Copper prices have risen seeking support from dwindling stockpiles at exchange warehouses along with signs of robust demand from China.
Following the steep plunge in prices in March, most commodities in base metals pack have witnessed sharp recovery in the second quarter. The outperformer amongst them has been Copper. LME three month Copper price that had hit January 2016 lows of $4,371 per tonne in March has rebounded more than 35 percent and at $6,015 levels today hovers near highest level since January. Also, with more than 20 percent gains the metal is on its way to clock the best quarter since 2010.
The sharp recovery in Copper prices has been driven by confluence of both macro as well as fundamental factors.
On macro front, global risk appetite has improved amid optimism over reopening of economies along with signs of nascent recovery in global growth which in turn has lent support to copper prices.
Lifting of lockdown restrictions across nations despite rise in coronavirus cases have fanned hopes of revival in global economic activity which in turn fuel demand hopes for the metal. Meanwhile on global growth front, improvement in macro-economic data from economies like US, China and Euro Zone including rebound in factory activity has fanned hopes that the worse may be over. In China, data today showed that Official manufacturing PMI for June rose to three months high of 50.9; its fourth straight month of expansion.
Furthermore, prices have also sought support from record stimulus from global central banks as well as governments to revive growth. Record low interest rates and bond purchases by major central banks like US Fed, European Central Bank, Bank of Japan and Bank of England have lifted global sentiments.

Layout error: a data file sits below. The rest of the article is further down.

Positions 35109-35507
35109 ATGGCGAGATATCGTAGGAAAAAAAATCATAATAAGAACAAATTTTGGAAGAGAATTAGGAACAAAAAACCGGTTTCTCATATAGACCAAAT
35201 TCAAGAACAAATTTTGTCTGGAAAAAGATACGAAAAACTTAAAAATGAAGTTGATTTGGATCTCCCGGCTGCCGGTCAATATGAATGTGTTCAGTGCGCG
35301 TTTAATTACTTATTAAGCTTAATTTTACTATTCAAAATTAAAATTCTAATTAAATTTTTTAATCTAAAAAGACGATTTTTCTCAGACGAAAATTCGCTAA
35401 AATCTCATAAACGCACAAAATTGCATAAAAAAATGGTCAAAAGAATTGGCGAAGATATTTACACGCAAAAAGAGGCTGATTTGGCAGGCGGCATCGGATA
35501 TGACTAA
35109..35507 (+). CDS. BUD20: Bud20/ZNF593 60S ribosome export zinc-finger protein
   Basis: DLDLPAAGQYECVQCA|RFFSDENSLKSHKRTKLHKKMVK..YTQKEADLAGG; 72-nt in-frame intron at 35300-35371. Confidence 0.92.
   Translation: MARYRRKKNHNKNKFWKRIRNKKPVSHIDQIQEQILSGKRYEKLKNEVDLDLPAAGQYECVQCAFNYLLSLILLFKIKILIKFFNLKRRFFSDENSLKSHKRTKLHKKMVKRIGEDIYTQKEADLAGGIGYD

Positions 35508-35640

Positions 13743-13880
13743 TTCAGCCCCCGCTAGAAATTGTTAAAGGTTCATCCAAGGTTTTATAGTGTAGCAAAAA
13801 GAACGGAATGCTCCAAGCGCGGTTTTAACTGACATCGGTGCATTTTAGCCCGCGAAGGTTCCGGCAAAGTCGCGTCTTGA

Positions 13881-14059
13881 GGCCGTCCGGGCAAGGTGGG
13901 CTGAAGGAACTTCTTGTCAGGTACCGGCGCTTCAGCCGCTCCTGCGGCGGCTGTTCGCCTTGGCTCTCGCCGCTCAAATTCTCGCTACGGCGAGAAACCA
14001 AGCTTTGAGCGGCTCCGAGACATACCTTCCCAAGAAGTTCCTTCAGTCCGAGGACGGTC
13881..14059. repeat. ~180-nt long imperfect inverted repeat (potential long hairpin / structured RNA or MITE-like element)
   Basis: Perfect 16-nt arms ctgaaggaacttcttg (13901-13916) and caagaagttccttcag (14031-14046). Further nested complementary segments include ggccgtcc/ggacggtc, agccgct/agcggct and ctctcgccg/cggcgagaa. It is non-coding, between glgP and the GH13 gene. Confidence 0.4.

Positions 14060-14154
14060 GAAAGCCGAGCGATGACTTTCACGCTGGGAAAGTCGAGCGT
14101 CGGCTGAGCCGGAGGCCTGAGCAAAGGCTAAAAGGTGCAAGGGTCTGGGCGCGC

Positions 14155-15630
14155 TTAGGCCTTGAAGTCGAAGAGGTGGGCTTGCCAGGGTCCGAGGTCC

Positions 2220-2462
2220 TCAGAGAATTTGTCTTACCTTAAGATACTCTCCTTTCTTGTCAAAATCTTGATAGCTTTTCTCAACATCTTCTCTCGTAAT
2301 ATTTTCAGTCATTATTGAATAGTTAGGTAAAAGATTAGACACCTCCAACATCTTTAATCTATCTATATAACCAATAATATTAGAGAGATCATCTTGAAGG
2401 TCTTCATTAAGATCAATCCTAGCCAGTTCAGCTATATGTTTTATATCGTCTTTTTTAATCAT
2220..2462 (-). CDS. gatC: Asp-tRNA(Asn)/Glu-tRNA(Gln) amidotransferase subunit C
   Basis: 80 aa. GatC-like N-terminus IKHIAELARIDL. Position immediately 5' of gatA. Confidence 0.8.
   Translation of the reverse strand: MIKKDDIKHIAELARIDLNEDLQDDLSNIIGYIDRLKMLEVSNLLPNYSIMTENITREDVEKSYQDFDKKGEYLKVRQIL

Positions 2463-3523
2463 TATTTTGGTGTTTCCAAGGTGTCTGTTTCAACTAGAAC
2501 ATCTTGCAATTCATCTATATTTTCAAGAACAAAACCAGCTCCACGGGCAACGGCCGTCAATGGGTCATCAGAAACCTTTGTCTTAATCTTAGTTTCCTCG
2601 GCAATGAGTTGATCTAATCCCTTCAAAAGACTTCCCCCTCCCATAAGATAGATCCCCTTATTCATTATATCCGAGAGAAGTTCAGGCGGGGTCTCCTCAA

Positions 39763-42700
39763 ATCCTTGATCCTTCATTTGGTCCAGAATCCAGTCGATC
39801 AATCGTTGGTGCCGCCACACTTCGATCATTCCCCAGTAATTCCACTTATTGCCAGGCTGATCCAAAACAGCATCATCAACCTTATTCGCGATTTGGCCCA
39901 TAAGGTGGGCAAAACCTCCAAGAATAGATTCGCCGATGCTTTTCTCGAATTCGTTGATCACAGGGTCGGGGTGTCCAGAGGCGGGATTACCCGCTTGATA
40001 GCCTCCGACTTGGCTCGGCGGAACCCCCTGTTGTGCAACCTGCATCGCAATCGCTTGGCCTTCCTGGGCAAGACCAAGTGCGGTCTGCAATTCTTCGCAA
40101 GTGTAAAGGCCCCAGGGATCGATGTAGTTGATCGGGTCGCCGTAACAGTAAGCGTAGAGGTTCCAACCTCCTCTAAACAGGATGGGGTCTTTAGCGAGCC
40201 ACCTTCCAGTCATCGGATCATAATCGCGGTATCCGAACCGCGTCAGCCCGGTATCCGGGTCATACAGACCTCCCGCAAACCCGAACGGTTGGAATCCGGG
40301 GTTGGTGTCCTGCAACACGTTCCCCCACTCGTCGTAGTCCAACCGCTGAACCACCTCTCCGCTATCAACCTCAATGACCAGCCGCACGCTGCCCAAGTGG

On fundamental front, copper prices have risen seeking support from dwindling stockpiles at exchange warehouses along with signs of robust demand from China. More recently growing worries over supply disruption from top producer Chile have lent further support to the prices.
Copper on-warrant stocks, or material available for delivery at LME warehouses have been trending lower for past few sessions and at 1,11,650 tonnes as of June 30th is at the lowest level since January while stocks at SHFE have slid to 99,971 tonnes, the lowest level in more than 17 months. Meanwhile in China, Yangshang's import premiums jumped to $102.50 last week from prior week’s $80, indicating recovery in demand from the region.
Further on supply front, mounting virus infections in Chile and amongst staff in copper mines is fanning worries over supply disruptions. According to Chile's mine minister, the nation's copper output could decline 2,00,000 tonnes due to the new coronavirus, or 3.5 percent of 2019 production.
Overall, the above mentioned factors both macro as well as fundamental may continue to keep copper prices supported. However, it would be difficult for the metal to maintain the upward momentum witnessed in the current quarter in coming months as worries grow over second wave of infections especially in US; which in turn may threaten the reopening bid and thereby hurt the recovery in economic activity.
The author is VP - Head Commodity Research at Kotak Securities.Disclaimer: The views and investment tips expressed by investment expert on Moneycontrol.com are his own and not that of the website or its management. Moneycontrol.com advises users to check with certified experts before taking any investment decisions.